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China factory activity contracts in June but at slower pace: HSBC/Markit PMI

Wednesday, July 1, 2015 - 09:54
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China's factory activity contracted for the fourth straight month in June but at a slower pace than in May, offering some signs that the world's second-largest economy may be slowly levelling out but is still in need of more support measures.

[BEIJING] China's factory activity contracted for the fourth straight month in June but at a slower pace than in May, offering some signs that the world's second-largest economy may be slowly levelling out but is still in need of more support measures.

The HSBC/Markit Flash China Manufacturing Purchasing Managers' Index (PMI) edged up to 49.4 from 49.2 in May, but it was below a preliminary reading of 49.6, and remained under the 50 mark which separates contraction from expansion.

After three months of falls, new orders returned to positive territory, but only just with a reading of 50.3, while new export orders also picked up from May.

But factories were forced to discount prices for their products at a faster rate as demand remained sluggish, and firms cut staff levels at the sharpest pace since February 2009. "The final reading of the HSBC China Manufacturing PMI pointed to a further decline in the health of the manufacturing sector in June," said Annabel Fiddes, an economist at Markit. "On the upside, there were some signs of improvement in total new orders and new export business, suggesting demand both at home and abroad is reviving. However, it is likely that more stimulus measures will be required to ensure that the sector can regain growth momentum and to encourage job creation." China's central bank lowered lending rates last weekend for the fourth time since November and trimmed the amount of cash that some banks must hold as reserves, stepping up efforts to support an economy that is headed for its poorest performance in a quarter century.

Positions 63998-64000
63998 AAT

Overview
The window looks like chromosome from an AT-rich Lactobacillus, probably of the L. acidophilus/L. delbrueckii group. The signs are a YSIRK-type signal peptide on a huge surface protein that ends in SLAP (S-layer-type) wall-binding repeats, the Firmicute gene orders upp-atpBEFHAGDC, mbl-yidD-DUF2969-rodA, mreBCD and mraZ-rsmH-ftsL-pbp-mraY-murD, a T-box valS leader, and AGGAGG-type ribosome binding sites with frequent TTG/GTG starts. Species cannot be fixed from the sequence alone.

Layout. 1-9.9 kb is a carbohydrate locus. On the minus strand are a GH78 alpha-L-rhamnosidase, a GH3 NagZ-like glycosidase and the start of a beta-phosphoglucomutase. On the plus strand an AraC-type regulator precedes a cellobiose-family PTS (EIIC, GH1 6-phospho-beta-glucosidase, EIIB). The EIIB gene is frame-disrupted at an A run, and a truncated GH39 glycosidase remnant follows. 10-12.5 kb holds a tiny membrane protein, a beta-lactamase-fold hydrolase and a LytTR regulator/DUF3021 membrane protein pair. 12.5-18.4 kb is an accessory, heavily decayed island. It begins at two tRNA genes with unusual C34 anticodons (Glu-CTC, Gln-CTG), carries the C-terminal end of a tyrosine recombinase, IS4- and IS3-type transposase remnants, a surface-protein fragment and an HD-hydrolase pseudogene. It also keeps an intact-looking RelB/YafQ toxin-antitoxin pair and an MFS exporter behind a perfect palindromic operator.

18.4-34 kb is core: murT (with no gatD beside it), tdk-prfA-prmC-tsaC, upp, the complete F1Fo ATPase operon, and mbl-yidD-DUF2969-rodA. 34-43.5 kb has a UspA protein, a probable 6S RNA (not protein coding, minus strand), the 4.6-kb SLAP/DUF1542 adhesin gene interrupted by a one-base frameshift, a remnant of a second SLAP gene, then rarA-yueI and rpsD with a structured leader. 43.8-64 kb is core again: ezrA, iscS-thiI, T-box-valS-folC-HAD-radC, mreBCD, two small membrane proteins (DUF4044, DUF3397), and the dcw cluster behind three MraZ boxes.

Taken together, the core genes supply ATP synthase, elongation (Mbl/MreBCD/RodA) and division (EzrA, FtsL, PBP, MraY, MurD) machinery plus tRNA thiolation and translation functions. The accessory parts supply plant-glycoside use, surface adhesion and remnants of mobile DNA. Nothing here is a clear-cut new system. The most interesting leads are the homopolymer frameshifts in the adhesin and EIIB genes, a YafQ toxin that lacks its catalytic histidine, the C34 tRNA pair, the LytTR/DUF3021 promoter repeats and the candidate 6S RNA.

Saturday's combined easing highlights Beijing's concerns that money isn't flowing to some of the most-needed sectors in the economy and that stubbornly high borrowing costs could fuel bankruptcies and more job losses.

The last time the central bank simultaneously cut interest rates and reserve requirements was at the height of the global financial crisis in late 2008.

The latest move could also be aimed at comforting investors following a more than 20 per cent plunge in the country's stock markets over the last two weeks, some analysts said.

REUTERS

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